1b Work with roles rights and protocols

Interact with others 2a Communicate for work

2b Connect and work with others

2c Recognise and utilise diverse perspectives

Get the work done 3a Plan and organise

3b Make decisions

3c Identify and Solve Problems

3d Create and Innovate (See NOTE above)

3e Work in a digital world

Use FSAT to assess prospective, or existing learners across all adult education and vocational training, courses and levels.  FSAT results can help you:

  • provide targeted feedback to each prospective learner about the range of skills they hold (i.e. their strengths) and skills to develop
  • guide and develop solutions, strategies, resources or advice so that prospective learners know what to do, and where to access the support
  • prepare candidates for a VET FEE Help approved assessment.

How to get started using FSAT

  1. First, you will need to register your organisation with an FSAT account.  For more information about registering, click here.
  2. Once you have your account up and running, you may give your clients access to FSAT.

More information

ACSF CSfW
FSAT – general information FSAT – Frequently asked questions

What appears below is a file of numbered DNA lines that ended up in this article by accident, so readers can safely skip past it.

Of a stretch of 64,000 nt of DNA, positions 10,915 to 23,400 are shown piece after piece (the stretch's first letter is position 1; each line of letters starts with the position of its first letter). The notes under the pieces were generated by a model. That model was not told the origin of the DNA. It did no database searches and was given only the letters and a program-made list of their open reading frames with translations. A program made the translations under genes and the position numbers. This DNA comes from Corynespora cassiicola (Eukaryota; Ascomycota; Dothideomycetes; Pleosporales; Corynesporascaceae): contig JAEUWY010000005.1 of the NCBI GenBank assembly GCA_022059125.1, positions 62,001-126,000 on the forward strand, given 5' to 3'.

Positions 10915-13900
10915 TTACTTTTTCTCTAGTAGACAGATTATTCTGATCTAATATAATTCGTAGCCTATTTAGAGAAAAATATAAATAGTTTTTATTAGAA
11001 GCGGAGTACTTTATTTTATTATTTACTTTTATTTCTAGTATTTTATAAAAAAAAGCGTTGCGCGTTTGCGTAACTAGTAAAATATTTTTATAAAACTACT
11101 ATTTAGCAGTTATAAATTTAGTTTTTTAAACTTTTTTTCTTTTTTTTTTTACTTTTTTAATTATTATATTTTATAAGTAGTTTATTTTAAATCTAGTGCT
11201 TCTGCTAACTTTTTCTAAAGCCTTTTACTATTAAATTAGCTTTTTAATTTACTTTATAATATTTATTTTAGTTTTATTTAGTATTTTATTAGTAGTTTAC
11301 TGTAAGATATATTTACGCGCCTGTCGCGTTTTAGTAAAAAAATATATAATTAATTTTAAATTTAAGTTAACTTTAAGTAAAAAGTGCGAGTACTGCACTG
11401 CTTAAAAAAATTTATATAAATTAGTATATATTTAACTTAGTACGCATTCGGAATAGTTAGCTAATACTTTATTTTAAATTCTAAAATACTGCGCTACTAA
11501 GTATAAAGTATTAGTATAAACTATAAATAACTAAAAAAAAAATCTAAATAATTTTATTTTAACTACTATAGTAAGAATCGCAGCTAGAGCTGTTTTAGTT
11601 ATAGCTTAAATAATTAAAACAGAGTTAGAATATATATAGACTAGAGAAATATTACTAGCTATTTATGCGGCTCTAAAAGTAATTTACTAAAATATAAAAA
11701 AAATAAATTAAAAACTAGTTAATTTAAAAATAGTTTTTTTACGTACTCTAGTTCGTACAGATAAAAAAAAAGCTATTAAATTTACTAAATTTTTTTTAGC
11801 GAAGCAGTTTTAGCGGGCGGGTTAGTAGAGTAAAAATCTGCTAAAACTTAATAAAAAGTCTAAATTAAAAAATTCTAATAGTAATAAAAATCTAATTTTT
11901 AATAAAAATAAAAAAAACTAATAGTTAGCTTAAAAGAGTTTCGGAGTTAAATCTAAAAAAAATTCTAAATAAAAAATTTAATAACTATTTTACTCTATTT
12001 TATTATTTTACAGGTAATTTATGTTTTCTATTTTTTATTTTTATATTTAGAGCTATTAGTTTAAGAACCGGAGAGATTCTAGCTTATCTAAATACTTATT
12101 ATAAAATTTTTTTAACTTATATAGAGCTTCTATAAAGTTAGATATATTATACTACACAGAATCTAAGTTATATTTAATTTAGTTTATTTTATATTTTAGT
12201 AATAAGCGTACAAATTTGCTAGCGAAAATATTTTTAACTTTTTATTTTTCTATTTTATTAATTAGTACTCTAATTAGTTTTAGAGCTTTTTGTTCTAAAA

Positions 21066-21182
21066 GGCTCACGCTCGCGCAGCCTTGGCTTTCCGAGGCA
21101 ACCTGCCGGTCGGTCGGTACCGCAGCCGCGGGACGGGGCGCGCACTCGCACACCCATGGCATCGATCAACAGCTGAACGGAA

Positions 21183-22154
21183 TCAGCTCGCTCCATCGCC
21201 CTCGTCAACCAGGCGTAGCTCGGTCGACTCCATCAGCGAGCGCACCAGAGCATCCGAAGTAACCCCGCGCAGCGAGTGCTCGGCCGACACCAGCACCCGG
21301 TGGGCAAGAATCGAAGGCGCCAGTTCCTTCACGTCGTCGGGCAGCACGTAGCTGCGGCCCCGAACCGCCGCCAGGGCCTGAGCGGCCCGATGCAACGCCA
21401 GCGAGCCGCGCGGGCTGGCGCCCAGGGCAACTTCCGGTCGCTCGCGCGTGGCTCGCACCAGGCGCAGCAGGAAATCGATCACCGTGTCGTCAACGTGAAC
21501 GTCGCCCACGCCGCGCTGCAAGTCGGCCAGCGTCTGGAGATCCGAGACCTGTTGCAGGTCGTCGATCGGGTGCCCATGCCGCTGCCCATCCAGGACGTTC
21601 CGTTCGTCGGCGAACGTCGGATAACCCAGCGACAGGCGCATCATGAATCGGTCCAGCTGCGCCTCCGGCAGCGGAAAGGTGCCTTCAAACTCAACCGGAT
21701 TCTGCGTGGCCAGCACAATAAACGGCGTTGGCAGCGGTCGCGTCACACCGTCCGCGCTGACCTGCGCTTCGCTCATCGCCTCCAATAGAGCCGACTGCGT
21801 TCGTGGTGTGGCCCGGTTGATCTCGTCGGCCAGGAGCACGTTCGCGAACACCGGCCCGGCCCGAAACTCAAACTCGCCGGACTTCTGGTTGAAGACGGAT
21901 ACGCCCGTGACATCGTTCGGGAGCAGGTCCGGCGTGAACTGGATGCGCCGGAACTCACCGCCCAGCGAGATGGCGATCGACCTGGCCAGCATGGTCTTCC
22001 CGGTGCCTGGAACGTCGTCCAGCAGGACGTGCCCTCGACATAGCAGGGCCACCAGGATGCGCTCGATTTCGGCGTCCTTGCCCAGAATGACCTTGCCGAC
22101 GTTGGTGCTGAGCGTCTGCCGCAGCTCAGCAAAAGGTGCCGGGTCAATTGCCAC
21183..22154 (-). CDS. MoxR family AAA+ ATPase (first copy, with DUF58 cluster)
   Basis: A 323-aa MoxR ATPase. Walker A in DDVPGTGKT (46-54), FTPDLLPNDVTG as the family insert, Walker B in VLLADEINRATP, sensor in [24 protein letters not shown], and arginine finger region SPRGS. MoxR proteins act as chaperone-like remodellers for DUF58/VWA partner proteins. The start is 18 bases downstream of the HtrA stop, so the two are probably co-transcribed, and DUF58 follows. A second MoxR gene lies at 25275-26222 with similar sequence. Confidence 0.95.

See, also, other parts of our site:

  • access the information on our Foundation Skills page
  • or contact us via LLNandVETmeetingplace@gmail.com

 

 

 

 

 

 

 

Focus on formative assessment to build foundation skills

Formative Assessment

For this post, the Formative assessment refers to  the training stage sandwiched between Diagnostic assessment and Summative assessment. The stage of training where learners generally practise the foundation skills used to perform the workplace task.

Training Phase

Type of foundation skills assessment

Pre-training, or start of training Diagnostic assessment: check for learners’ existing foundation skills
During training
Formative assessment: check learners’ progress with learning how to perform the foundation skills embedded in the workplace task. Assessment for learning.
Completion of training Summative assessment: assess competency to perform the foundation skills embedded within the workplace task.  Assessment of learning.
The benefits of formative assessment to Build learners’ foundation